(See Table 1.) All subjects met American Thoracic Society criteria for the definition of asthma. Twelve of the 16 subjects with asthma had a provocative concentration of methacholine producing a 20% fall in FEV1 (PC20) of less than 8 mg/ml. Of the other four subjects with asthma, one (Subject 8) had episodic asthma symptoms and 14% β2-agonist reversibility. Subjects 2, 7, and 9 had had physician-diagnosed asthma for more than 10 years, were taking inhaled albuterol as needed, and had previous exercise- or virus-induced asthma symptoms that required treatment with inhaled corticosteroid. All subjects had an immediate (15–30 minutes) fall in FEV1 exceeding 20% and eight subjects had a second fall (LPR) in FEV1 of 15% or more 3–8 hours later.

BAL Cells, Cytokines, and Chemokines after SBP-Ag

Forty-eight hours after SBP-Ag, concentrations of total protein, total numbers of cells, and all leukocyte populations including macrophages, neutrophils, lymphocytes, and eosinophils were significantly increased in BALF when compared with baseline values (Table 2)

TABLE 2. Bronchoalveolar lavage cellular and protein profile before and 48 hours after segmental bronchoprovocation with antigen


48 Hours

p Value

(Pre-Ag Challenge)
Post-Ag Challenge
(Baseline versus 48 Hours)
Total BAL cells, × 104/ml BALF12.0 (8.7, 12.8)56.0 (25.5, 90.7)< 0.001
Macrophages, × 104/ml BALF10.3 (7.9, 11.5)19.6 (13.6, 27.8)< 0.001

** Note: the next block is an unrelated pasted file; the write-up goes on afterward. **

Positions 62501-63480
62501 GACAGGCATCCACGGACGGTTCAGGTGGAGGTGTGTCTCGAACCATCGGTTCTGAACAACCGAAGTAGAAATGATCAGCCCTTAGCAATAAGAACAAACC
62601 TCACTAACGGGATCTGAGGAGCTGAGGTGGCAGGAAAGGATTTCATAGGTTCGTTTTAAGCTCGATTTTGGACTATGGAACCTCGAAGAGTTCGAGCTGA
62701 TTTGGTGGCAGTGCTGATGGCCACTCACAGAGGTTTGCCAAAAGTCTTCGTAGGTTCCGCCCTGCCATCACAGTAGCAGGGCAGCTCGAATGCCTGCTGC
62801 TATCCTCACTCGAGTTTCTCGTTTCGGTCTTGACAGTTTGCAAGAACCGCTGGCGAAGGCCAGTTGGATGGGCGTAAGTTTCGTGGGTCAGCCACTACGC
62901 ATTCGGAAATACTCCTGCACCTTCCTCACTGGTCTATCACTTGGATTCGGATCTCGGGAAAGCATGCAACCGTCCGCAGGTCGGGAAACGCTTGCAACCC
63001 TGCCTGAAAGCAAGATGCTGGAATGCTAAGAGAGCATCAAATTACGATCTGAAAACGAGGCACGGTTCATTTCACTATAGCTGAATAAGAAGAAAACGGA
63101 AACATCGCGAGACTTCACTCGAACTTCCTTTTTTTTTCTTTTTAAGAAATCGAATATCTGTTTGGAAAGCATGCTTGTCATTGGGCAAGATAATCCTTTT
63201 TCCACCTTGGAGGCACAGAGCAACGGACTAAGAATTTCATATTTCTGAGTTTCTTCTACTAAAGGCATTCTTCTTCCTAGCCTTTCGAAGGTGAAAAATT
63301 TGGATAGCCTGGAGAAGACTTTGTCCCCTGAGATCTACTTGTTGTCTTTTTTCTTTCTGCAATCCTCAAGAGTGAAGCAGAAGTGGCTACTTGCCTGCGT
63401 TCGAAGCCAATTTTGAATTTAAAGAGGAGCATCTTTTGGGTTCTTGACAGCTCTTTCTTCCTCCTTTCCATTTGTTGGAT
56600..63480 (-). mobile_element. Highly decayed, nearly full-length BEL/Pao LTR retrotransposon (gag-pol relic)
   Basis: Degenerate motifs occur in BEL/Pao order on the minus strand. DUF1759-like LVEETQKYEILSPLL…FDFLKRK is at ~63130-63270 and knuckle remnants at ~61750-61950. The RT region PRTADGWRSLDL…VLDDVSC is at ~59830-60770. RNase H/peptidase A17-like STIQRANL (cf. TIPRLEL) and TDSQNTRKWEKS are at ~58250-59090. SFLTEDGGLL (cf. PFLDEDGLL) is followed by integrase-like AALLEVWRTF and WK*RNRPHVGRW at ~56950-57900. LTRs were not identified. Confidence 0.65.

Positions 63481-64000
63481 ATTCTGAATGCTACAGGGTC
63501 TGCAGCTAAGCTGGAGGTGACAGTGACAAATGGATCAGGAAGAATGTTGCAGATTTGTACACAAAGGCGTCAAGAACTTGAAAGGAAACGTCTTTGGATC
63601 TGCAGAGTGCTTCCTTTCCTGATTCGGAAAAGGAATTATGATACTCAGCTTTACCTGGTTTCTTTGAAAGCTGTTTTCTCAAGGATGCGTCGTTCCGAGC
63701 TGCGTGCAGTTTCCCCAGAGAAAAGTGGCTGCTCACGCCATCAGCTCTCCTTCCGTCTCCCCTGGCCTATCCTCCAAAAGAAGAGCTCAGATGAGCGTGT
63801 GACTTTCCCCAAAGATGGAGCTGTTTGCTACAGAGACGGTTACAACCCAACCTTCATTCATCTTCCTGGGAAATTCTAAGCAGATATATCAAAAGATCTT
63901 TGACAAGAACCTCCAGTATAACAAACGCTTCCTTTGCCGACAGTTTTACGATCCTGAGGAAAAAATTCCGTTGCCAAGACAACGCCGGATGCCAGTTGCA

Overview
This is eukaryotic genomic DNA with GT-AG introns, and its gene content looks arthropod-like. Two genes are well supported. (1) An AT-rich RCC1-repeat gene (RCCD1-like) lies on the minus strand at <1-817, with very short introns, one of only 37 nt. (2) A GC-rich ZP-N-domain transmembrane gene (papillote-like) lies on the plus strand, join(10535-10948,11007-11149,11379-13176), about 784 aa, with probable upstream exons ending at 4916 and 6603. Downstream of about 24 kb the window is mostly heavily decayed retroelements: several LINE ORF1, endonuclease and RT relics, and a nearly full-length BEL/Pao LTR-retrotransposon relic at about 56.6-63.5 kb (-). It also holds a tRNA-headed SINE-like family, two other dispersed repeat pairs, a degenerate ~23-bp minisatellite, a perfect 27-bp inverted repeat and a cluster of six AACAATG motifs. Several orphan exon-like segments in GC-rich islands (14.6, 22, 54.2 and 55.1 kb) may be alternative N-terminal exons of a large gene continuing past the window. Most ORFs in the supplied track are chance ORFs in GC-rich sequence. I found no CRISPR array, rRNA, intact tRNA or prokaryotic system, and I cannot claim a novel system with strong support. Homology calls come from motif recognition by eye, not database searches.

Neutrophils, × 104/ml BALF0.1 (0.1, 0.2)1.7 (1.0, 3.2)< 0.001
Lymphocytes, × 104/ml BALF0.7 (0.5, 1.3)3.3 (2.2, 7.9)< 0.001
Eosinophils, × 104/ml BALF0.0 (0.0, 0.1)28.4 (5.9, 52.7)< 0.001
Total protein, mg/ml BALF63.2 (54.0, 94.2)228.6 (125.5, 658.6)< 0.001
IL-5, pg/ml 1× BALF0.0 (0.0, 0.0)22.7 (1.0, 84.0)< 0.001
IL-13, pg/ml 1× BALF0.1 (0.0, 0.5)2.2 (0.7, 4.8)< 0.001
IFN-γ, pg/ml 1× BALF
0.0 (0.0, 1.2)
0.6 (0.0, 2.6)

Definition of abbreviations: Ag = antigen; BAL = bronchoalveolar lavage; BALF = bronchoalveolar lavage fluid; IL = interleukin.

Data are depicted as median (25 and 75% quartiles); n = 16.

. The concentrations of IL-5 and IL-13 in BALF were increased after SBP-Ag. IFN-γ also had a small, but significant, increase after SBP-Ag (Table 2). Compared with baseline values, BALF concentrations of Th1-type chemokines IP-10 and MIG (and, to a lesser extent, I-TAC), as well as Th2-type chemokines TARC and MDC (Table 3)

TABLE 3. Concentrations of lymphocyte-associated chemokines in bronchoalveolar lavage fluid before and 48 hours after segmental bronchoprovocation with antigen


48 Hours

p Value

(Pre-Ag Challenge)
Post-Ag Challenge
(Baseline versus 48 Hours)
IP-10, pg/ml 1× BALF21.5 (14.5, 38.0)123.5 (42.5, 154.5)< 0.001
MIG, pg/ml 1× BALF11.0 (3.0, 19.0)53.0 (17.5, 93.0)< 0.001
I-TAC, pg/ml 1× BALF1.0 (0.0, 4.8)5.0 (1.5, 13.0)0.048
TARC, pg/ml 1× BALF3.0 (1.5, 4.0)131.0 (41.5, 567.0)< 0.001
MDC, pg/ml 1× BALF
7.0 (0.0, 15.5)
118.0 (50.5, 1,152.5)
< 0.001

Definition of abbreviations: Ag = antigen; BALF = bronchoalveolar lavage fluid; IP-10 = IFN-γ–inducible protein-10; I-TAC = IFN-inducible T cell α chemoattractant; MDC = macrophage-derived chemokine; MIG = monokine-induced by IFN-γ; TARC = thymus and activation-regulated chemokine.